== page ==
Symptoms and causes of Lactose Intolerance

Those suffering from Lactose Intolerance often have the following symptoms after eating milk or dairy products:

  • Diarrhea
  • Gas
  • Stomach pain
  • Nausea
  • Vomiting

The causes of the symptoms of Lactose Intolerance

The symptoms are caused by the fact that the body produces too little lactase, which can split the lactose and make it usable for the body.

If the lactose in the small intestine hasn’t been fully split, doctors talk of Lactose Malabsorption. The small intestine cannot absorb the large un-split lactose molecules. The lactose remains in the intestine, where it binds with water - thus triggering diarrhea. If it finally reaches from the large intestine from the small intestine, bacteria attack the lactose. This produces gases such as methane and hydrogen. They explain the flatulence.The larger intestinal filling also expands the intestine and leads to contractions, which can trigger severe pain. In particular, milk contains so much lactose that the consumption of a larger amount causes problems even in people without Lactose Intolerance. The more lactose is absorbed, the more lactase the body needs in order to utilize the milk sugar. Many people suffer from a lactase deficiency when they drink a glass of milk at once - and in this case, the mechanisms described in small intestine and large intestine begin, although there is actually no Lactose Intolerance.

Causes of Lactose Intolerance

Depending on the cause of the Lactose Intolerance, doctors differentiate between different variants:

1.) Primary Lactose Intolerance

By far, the most frequent cause of lactase deficiency is genetic. In many people, the body loses the ability to form the enzyme lactase after the first few years of life. This process usually begins between the ages of 5 and 20 years. Many men and women who are suffering from a primary lactose intolerance still have lactase – just in smaller quantities. This means most people with Lactose Intolerance can tolerate small amounts of milk sugar.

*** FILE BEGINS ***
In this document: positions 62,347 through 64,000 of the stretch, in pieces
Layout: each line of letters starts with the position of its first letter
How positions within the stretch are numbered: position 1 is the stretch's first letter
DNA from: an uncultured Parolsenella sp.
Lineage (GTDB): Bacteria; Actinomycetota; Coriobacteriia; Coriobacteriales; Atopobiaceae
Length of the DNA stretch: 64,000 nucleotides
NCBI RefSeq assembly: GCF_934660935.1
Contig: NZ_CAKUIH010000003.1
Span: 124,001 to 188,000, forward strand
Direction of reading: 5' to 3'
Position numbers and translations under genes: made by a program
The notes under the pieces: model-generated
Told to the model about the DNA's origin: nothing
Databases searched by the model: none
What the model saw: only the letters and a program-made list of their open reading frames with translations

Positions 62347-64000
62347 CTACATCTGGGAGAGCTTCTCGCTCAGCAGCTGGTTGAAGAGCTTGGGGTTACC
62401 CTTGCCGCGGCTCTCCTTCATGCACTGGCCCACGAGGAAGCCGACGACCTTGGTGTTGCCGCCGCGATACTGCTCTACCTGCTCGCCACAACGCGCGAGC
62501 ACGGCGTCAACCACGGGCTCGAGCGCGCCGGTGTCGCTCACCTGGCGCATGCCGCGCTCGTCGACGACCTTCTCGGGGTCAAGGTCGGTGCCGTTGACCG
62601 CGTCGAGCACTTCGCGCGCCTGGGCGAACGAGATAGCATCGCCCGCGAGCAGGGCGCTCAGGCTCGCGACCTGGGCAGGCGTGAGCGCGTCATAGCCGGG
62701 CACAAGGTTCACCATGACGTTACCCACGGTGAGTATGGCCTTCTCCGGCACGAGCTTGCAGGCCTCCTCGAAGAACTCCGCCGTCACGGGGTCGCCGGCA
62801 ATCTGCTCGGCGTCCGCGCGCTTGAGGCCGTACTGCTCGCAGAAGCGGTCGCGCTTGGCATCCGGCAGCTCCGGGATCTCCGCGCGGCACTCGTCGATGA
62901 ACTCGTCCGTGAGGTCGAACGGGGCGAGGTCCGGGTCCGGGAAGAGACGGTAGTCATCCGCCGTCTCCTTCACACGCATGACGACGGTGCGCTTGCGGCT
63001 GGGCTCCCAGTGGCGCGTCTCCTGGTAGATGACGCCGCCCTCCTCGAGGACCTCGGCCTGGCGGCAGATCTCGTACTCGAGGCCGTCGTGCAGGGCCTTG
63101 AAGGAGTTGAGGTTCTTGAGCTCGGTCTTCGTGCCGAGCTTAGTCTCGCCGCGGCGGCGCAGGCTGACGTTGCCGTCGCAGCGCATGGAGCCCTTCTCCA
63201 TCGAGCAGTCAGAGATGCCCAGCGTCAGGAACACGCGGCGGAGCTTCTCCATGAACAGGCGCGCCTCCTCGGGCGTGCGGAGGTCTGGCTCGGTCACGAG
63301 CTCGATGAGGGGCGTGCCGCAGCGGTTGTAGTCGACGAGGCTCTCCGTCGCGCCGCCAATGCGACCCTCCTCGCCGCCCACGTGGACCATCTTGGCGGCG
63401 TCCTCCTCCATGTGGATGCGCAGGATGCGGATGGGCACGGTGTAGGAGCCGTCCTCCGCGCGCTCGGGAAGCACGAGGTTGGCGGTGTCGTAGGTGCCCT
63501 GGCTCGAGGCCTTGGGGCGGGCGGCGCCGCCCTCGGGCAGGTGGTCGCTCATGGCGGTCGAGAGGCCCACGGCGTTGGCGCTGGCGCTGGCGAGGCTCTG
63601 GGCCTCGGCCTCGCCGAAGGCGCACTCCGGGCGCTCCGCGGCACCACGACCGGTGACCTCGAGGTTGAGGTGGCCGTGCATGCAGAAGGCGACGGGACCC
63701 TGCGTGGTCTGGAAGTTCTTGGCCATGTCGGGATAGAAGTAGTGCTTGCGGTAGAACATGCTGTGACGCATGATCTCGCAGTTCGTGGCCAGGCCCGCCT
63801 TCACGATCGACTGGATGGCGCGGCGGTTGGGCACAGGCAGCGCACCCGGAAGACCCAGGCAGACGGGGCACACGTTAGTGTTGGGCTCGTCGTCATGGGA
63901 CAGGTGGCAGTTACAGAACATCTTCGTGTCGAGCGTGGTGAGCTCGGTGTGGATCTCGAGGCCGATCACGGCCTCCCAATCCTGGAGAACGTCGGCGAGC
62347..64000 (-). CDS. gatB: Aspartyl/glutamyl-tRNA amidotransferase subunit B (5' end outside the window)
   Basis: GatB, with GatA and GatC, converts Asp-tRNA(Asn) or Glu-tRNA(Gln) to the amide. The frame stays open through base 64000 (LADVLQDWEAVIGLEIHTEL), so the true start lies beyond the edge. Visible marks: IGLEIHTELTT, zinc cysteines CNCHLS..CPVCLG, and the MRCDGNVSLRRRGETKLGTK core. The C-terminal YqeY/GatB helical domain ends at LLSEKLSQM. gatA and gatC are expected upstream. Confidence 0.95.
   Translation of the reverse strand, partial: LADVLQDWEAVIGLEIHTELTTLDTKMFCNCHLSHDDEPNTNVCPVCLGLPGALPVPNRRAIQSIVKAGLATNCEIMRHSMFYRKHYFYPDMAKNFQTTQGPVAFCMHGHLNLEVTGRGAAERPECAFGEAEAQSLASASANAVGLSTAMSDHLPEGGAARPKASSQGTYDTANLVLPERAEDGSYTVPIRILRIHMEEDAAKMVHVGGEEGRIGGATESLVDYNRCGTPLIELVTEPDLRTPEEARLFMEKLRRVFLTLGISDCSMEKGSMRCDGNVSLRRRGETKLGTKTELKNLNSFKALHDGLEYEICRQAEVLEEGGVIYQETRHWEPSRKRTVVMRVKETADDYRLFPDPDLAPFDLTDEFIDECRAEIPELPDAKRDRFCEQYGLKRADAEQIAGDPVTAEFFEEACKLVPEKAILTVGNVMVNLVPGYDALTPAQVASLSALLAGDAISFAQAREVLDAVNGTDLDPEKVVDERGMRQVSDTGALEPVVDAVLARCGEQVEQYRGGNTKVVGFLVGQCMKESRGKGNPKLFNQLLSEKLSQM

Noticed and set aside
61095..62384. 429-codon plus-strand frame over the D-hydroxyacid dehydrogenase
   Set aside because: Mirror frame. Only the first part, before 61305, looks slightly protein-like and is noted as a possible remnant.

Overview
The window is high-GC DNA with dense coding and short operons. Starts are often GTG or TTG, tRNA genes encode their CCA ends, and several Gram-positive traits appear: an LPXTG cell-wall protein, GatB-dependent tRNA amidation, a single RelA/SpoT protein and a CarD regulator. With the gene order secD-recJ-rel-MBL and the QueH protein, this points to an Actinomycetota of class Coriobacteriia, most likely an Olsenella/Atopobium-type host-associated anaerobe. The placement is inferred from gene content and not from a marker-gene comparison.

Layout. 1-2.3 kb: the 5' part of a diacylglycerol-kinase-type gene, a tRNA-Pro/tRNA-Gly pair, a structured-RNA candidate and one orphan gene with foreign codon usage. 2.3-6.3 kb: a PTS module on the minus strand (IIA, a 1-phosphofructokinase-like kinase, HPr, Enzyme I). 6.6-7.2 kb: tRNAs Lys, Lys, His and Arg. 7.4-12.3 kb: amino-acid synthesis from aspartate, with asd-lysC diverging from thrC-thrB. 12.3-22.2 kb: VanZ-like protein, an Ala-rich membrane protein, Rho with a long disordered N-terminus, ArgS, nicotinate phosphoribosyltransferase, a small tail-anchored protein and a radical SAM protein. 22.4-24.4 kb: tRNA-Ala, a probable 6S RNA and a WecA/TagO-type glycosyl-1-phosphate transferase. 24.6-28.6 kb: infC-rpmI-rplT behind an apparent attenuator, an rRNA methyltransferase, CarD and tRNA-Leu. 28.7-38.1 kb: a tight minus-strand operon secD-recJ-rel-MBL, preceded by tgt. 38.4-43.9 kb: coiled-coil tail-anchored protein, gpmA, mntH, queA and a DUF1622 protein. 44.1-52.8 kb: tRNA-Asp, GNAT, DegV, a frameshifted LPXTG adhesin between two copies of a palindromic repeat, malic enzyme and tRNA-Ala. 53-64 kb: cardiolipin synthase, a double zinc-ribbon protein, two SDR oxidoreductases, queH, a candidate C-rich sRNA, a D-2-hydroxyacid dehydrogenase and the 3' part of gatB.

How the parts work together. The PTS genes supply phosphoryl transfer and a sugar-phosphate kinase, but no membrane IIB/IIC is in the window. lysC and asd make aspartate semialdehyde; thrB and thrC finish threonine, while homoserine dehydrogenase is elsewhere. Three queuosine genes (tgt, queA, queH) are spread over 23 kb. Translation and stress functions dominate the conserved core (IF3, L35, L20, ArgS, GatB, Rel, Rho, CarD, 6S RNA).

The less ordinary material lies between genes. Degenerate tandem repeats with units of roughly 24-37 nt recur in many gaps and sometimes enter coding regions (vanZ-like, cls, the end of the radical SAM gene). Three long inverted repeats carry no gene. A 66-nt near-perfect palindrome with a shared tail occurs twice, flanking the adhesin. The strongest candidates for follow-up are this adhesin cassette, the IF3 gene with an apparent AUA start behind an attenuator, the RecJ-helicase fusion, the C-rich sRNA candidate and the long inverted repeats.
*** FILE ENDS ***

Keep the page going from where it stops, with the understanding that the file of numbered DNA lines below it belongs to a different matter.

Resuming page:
2.) Secondary Lactose Intolerance

Less common are so-called secondary forms of lactase deficiency. These have a different cause. In the case of secondary Lactose Intolerance, affected individuals no longer tolerate milk sugar as a result of a disease such as Celiac Disease or Crohn's Disease. In such cases, Lactose Intolerance is often temporary - if the intestine has the opportunity to regenerate, it also regenerates the enzyme lactase. Frequently, secondary Lactose Intolerance is associated with Fructose Malabsorption.

In some cases, the intestinal flora can also be altered after an antibiotic cure in such a way that those affected temporarily cannot tolerate dairy products.

3.) Congenital Lactose Intolerance

In extremely rare cases, children are born whose metabolism has no lactase at all (alactasia). They suffer from complete Lactose Intolerance which leads to severe diarrhea just a few days after birth. There is a risk of malnutrition and dehydration for these affected infants. They must be fed lactose-free so that they can develop normally.

Please see also:

What is Lactose Intolerance?

Diagnosing Lactose Intolerance

Treatment and therapy for Lactose Intolerance